That's the nice way of handling things, and Horrigan's comments came before the game was actually canceled. You best believe that behind closed doors, the message is a lot less kind.

There's not a whole lot the league can do, though. Donate $30 million to Canton to make up for the lost money? Ha. How does "we'll let you keep the Pro Football Hall of Fame" sound?

About right, yes? That's the nature of this business and it's fine.

Well, not fine. A small city that depends on a part of the NFL is suffering financially this weekend.

And despite how much fluff is given to the ceremony because of the big names -- Deion Sanders and, ahem, NFL Network analyst Marshall Faulk -- they won't be making the same amount of money as they would if the ceremony were going full-steam and featuring the first preseason game of the year.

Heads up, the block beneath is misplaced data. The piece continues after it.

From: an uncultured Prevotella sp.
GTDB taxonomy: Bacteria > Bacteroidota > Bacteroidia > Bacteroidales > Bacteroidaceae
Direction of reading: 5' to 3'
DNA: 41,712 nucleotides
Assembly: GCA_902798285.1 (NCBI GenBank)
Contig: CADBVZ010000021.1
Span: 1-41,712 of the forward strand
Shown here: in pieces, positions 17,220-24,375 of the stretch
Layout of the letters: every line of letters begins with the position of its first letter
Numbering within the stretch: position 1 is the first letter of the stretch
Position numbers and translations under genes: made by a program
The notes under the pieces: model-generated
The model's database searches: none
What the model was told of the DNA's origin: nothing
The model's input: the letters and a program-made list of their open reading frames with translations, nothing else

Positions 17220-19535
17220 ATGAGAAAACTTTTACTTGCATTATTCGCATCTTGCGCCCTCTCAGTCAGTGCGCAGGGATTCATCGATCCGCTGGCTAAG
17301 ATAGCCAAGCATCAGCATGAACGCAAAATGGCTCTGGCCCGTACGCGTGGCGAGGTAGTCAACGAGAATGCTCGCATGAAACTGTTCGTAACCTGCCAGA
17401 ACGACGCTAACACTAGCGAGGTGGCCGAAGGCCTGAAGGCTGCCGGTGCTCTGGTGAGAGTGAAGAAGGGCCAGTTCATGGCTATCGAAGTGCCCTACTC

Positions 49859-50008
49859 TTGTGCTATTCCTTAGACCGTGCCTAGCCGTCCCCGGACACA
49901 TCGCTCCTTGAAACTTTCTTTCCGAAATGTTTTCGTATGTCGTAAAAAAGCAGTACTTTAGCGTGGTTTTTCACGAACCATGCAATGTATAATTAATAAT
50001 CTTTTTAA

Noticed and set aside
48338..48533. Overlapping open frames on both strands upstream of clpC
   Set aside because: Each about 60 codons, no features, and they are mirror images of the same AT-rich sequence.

It's great that we have football back, of course. And it's great that we're going to avoid a lockout for 10 years. But that shouldn't make us forget that everything's not sunshine and rainbows in Canton, where a community that's the perfect representative of the average NFL fan is going to be a lot less financially enthralled this year.

For more NFL news, rumors and analysis, follow @cbssportsnfl on Twitter and subscribe to our RSS Feed.
Posted on: July 16, 2011 8:37 am
Edited on: July 17, 2011 12:20 am
 

NFL denies report Hall of Fame Game is canceled

Posted by Will Brinson

Many folks -- ourselves included -- believe the Hall of Fame Game featuring the Rams and Bears will be the first victim of the lockout, which we think is near death. (In fact, CBSSports.com's Clark Judge recently urged the NFL to cancel the game, just to make things easier.)

So a report Friday from Mike Mulligan of the Chicago Sun-Times that "word is out among key figures" of the Bears organization that the Hall of Fame Game is canceled doesn't seem too far-fetched.